Nothing washes down a cocktail like a revolutionary slogan. Named for a folk hero on the Mexican American border, Saloon’s Tracy prepared her own creation, the Viva Cortez in front of me, otherwise I would have assumed that this was an established drink ordered from cocktail menus all over the land.
This warm, spicy drink is an homage to cinnamon’s place in Mexican culture, honoring its close relationship with its comrade, Mezcal. The Cortez of the name was a wanted man, Gregorio Cortez, a cause célèbre in the fight for Mexican-American rights, with as much staunch support for his cause as the Mezcal gives to its warm companion spice. Gregorio was on the run for alleged horse stealing and wound up in eleven Texan jails, before finally being released due to pressure from a massive Defense network. Once a tenant farmer, now a local hero, there was no going back for Cortez, who gave up the tenant farmer’s life to fight in the Mexican American War and died soon after.
A ½ an ounce of Punt es Mes, the Italian sweet vermouth, is added to the brew. There is also cinnamon syrup and thai chilli peppers. Tracy explains that thai chilli peppers are chosen for their warmth over jalapenos, which have a more herbal flavor. Lime Juice adds a “bright vividness” to the Viva Cortez that is as essential as the legend. The limes must be fresh: Tracy’s emphatic instruction, underlined in my notes, reads: “can’t emphasize enough!”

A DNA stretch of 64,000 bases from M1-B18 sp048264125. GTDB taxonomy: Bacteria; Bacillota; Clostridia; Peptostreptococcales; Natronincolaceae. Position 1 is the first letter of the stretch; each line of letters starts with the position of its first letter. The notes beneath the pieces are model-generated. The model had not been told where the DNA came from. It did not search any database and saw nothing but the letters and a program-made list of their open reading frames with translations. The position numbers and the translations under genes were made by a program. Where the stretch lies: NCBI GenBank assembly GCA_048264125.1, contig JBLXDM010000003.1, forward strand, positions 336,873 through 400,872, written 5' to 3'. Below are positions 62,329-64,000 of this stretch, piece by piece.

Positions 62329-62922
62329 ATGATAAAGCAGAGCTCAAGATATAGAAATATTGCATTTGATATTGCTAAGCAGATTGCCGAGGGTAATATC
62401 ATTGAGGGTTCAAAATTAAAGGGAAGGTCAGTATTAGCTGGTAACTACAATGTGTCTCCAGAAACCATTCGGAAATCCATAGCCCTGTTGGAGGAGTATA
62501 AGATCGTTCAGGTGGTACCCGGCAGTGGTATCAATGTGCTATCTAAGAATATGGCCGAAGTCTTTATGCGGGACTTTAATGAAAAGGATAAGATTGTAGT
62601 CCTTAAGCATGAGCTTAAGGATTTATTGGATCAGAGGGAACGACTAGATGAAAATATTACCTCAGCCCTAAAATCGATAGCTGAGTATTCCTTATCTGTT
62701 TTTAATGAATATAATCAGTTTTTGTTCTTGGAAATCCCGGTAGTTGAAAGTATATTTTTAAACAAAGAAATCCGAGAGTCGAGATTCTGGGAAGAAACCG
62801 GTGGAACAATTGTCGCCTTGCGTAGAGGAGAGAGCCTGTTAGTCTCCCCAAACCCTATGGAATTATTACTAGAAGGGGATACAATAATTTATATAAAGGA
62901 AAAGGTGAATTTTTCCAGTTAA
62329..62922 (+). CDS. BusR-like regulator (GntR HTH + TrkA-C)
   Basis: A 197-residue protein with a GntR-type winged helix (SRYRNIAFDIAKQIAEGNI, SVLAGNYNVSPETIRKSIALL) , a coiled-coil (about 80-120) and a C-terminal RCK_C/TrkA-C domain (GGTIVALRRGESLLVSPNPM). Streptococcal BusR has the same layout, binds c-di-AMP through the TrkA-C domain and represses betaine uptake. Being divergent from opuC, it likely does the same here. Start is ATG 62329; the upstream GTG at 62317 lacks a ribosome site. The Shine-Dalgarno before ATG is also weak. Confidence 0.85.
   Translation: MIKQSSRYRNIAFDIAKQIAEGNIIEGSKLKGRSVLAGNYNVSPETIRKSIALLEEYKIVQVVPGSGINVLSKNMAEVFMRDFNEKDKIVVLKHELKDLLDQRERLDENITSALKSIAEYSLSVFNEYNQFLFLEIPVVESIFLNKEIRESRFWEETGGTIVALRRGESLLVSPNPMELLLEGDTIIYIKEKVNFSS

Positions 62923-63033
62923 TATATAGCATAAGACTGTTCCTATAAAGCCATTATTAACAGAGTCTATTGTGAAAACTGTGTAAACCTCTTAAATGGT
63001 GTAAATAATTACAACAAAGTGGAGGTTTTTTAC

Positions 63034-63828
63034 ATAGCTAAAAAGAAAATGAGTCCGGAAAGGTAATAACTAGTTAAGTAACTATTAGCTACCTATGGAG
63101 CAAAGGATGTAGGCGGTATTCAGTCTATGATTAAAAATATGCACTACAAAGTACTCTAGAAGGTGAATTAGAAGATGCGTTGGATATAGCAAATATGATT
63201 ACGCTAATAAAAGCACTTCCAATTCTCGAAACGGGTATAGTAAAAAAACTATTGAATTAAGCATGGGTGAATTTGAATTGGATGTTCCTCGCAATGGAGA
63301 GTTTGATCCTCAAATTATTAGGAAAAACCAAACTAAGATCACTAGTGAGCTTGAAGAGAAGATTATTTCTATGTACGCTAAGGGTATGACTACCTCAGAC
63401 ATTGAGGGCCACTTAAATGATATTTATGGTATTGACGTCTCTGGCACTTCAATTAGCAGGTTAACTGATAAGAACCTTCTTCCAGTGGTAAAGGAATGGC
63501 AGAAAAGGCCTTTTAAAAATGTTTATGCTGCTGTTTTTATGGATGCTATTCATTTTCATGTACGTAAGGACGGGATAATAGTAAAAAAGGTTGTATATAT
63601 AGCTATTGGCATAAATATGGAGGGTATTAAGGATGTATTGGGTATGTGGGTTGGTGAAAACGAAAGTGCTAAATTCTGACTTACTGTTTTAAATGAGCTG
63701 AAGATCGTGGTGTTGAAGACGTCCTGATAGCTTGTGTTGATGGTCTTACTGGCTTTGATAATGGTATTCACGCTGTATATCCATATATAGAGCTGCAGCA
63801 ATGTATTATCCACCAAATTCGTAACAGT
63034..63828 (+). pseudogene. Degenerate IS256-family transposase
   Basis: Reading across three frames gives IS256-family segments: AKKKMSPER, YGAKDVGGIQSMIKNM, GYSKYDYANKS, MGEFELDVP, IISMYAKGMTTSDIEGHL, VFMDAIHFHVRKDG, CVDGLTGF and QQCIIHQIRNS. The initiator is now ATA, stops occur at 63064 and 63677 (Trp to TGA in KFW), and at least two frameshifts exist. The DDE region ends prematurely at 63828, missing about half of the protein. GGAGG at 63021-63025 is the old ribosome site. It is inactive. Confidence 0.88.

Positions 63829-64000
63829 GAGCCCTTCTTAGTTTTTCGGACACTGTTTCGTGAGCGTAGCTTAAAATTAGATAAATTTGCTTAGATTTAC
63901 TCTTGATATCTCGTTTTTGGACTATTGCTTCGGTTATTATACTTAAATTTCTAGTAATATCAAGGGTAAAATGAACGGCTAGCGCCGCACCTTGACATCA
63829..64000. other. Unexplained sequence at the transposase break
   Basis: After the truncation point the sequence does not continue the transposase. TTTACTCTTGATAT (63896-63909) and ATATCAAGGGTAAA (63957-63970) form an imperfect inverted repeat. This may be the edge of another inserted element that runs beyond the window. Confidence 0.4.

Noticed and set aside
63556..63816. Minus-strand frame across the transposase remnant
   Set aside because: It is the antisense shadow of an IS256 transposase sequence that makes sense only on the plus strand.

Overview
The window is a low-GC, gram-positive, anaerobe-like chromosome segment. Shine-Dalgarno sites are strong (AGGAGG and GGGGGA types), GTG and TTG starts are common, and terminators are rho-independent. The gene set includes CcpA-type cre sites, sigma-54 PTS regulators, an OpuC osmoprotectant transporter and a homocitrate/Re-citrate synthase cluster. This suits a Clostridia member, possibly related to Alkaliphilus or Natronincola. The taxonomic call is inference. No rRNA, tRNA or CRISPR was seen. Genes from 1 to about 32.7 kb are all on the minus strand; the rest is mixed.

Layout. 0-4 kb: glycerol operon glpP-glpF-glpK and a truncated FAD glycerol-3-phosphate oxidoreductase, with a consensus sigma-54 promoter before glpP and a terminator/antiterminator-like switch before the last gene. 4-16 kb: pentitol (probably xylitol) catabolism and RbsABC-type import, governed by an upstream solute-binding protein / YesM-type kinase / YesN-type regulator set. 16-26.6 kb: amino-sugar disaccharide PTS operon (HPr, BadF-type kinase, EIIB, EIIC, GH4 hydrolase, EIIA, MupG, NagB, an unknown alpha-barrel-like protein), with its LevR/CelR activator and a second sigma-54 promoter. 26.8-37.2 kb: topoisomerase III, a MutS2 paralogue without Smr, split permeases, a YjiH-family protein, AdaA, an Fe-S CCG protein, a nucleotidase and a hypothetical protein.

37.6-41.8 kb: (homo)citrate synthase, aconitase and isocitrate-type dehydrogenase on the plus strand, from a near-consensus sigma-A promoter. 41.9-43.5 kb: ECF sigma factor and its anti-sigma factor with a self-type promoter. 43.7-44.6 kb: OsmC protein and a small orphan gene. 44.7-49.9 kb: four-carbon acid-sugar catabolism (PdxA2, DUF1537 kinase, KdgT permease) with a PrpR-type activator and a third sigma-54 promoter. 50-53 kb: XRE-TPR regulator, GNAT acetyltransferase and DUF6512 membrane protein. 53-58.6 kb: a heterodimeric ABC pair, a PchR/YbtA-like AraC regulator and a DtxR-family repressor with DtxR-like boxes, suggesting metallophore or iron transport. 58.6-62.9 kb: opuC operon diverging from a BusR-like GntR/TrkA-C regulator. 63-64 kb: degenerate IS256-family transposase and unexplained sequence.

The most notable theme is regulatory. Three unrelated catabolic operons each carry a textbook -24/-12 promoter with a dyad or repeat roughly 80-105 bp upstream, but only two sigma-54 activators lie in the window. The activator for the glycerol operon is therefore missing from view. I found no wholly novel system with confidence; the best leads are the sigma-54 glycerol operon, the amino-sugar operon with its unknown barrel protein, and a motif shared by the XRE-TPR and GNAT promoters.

The drink was born during a phase when Tracy was really into Tiki drinks. With all the fascination surrounding these drinks, she recalls how surprised everyone was to discover that one of the so-called ‘secret’ ingredients was nothing more than cinnamon.
And yet “nothing more than cinnamon” is the main ingredient in a tasty cocktail with a gazpacho tint and a heady warmth. Cortez lived on in the Corridos sung about his deeds; the Viva Cortez has its own longlasting kick. This is definitely one that you’ll remember the next morning.